How to Hold Bystander Officers Accountable for Failing to Intervene When Colleagues Misbehave


According to the CATO Institute, there were 5,986 reported cases of police misconduct in 2010. Although these cases are often framed as lone wolves acting alone, the truth is there are typically quite a few people involved in the situation, namely bystander cops who do nothing to stop their colleagues from misbehaving. In addition to suing the officer that caused your injuries, you can also hold the other cops liable using failure to intervene laws.

Here's what you need to know about filing this type of lawsuit.

Elements of Failure to Intervene Lawsuit

Police officers have an obligation to protect citizens from harm, including from those within their ranks. A cop who does nothing to prevent or stop other officers from unnecessarily injuring defendants or violating their civil rights can be held accountable for their inaction in court. Successfully winning a lawsuit against those officers and the agency they work for requires you to prove the following elements:

  • The bystander officers were fundamentally involved in the situation
  • The bystander officers had an opportunity to act and failed to do so
  • You sustained compensable injuries
  • The offending officer(s) misconduct was the proximate cause of your injuries

Of all the elements, the most challenging to prove is the bystander cops were fundamentally involved in the incident, because there is no clear definition of what constitutes participation, thus requiring a case-by-case interpretation by the courts. In general, you would have to show the officer(s) had some knowledge of or control over the situation.

For instance, two officers are riding in a squad car together and the driver decides to pull over a motorist, even though the passenger knows there is no probable cause to do so. The bystander cop's knowledge of the situation would likely qualify him or her for legal action. On the other hand, a cop on riot patrol on one street couldn't be held responsible for another cop in a different area throwing a flash bang grenade into a crowd because he or she wasn't there when the incident happened nor had prior knowledge it would occur.

The other thing you may have trouble with is showing the bystander cop had an opportunity to intervene and stop the perpetrator from taking action. In Samuels v. Cunningham, the plaintiff was injured when one of the four officers detaining him fractured his ribs. In addition to suing the offending officer, he included the other three cops in the lawsuit for failure to intervene. However, the court ruled the other three officers had no opportunity to stop the attack because they didn't know it was going to happen beforehand and the offending officer only hit the plaintiff once.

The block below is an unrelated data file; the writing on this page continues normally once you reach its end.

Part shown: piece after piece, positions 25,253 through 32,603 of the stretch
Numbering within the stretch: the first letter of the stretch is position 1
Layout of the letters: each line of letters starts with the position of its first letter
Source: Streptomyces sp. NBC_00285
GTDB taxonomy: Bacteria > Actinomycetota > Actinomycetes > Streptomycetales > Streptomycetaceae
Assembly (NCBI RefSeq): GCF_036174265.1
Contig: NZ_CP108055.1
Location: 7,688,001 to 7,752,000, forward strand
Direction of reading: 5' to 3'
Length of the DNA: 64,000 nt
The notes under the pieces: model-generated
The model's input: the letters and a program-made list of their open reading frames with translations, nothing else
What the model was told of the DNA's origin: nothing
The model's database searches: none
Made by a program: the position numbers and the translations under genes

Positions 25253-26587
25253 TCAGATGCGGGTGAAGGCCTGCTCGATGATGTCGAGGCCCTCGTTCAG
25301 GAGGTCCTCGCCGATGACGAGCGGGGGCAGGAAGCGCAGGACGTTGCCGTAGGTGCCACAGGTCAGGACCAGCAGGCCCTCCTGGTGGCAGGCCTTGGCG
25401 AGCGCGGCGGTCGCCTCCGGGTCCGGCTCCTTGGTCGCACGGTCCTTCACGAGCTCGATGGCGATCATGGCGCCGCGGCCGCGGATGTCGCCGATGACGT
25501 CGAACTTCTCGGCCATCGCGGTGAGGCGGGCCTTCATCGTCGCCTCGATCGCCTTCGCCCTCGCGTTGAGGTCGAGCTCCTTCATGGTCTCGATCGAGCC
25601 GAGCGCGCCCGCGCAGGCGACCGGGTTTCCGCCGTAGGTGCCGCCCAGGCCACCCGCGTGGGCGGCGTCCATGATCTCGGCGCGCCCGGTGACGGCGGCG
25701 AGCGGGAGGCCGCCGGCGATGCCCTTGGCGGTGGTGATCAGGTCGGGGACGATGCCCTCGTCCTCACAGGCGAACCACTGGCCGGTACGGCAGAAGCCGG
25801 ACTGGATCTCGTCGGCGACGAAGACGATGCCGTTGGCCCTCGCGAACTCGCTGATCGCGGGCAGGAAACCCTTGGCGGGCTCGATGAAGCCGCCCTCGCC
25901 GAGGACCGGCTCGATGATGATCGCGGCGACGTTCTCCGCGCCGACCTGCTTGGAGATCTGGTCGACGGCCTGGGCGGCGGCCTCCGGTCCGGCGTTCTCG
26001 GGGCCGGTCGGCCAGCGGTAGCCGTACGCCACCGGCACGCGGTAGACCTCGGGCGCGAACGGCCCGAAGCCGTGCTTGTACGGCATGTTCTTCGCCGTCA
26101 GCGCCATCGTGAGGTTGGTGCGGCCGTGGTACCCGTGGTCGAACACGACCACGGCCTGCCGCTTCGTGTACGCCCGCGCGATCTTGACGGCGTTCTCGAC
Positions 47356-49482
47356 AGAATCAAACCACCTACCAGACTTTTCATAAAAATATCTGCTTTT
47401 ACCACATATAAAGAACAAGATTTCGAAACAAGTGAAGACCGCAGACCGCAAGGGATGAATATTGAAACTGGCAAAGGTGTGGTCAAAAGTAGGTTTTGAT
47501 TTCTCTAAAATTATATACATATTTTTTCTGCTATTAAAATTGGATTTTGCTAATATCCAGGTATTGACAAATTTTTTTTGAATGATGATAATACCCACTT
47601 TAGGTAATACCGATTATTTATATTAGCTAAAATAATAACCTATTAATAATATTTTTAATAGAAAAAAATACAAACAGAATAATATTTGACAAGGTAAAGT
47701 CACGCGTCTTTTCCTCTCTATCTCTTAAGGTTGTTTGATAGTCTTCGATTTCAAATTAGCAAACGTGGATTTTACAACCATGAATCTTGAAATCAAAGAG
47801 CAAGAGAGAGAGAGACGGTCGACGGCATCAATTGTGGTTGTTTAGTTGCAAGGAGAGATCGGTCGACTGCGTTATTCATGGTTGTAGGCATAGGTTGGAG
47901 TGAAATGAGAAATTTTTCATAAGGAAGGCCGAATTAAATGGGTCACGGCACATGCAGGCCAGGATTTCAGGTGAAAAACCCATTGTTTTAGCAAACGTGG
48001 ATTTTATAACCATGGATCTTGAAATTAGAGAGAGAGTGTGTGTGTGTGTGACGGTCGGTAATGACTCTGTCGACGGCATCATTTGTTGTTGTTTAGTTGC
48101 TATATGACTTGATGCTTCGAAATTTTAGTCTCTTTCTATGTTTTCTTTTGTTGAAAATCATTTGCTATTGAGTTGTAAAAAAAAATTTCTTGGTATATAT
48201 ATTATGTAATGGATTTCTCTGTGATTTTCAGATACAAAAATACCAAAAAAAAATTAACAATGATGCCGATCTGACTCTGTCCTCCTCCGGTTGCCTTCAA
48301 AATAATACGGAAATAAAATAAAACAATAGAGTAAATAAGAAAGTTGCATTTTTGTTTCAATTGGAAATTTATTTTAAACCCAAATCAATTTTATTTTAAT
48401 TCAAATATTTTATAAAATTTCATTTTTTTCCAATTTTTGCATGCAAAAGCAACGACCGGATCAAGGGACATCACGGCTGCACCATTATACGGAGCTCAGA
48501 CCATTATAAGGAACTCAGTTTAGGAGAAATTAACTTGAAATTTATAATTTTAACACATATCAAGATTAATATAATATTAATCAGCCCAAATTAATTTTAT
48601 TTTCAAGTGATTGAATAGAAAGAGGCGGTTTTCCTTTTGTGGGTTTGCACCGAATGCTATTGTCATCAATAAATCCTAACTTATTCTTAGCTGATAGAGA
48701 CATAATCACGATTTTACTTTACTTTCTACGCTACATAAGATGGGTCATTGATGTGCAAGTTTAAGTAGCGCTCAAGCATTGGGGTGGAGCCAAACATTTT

To hold bystander cops liable, there has to be a moment when it's clearly evident they should have stepped in to stop impending or ongoing misconduct by their colleague.

Litigation Challenges You May Encounter

It's not unusual for government agencies to require plaintiffs to file a formal complaint with them first before filing a lawsuit, for example. Generally, you must do this within a specified period of time (e.g. 60 days after the incident) and wait until you receive a response from the agency. Failure to do this bars you from taking the case to court, so it's essential you find out what the rules are in your state and following them to the letter to protect your rights.

Another issue is, even if you win your case, your damages may be capped by state law. In Florida, for instance, you can only be awarded a maximum of $200,000 per person and $300,000 per claim against a government agency. If your damages and losses exceed this amount, you'll need to find a way to hold the officers personally liable for the leftover balance.

For more information about this issue or help litigating a case against the police, contact law firms like Walsh Fewkes Sterba.


13 March 2017

kids being charge with crimes they didn't commit

My son and a group of his friends got in some trouble for trespassing and were arrested. Every one of the boys that were there were charged with trespassing, criminal mischief and vandalism. I contacted all of the other boys' parents and we got together to discuss the situation. After hearing the boys' stories about what happened that day, we knew that we had to hire an attorney to get the boys out of some of the trouble they were in. I have been working on my blog to help other parents that are struggling with the legal system prosecuting their kids for things that they may not have done.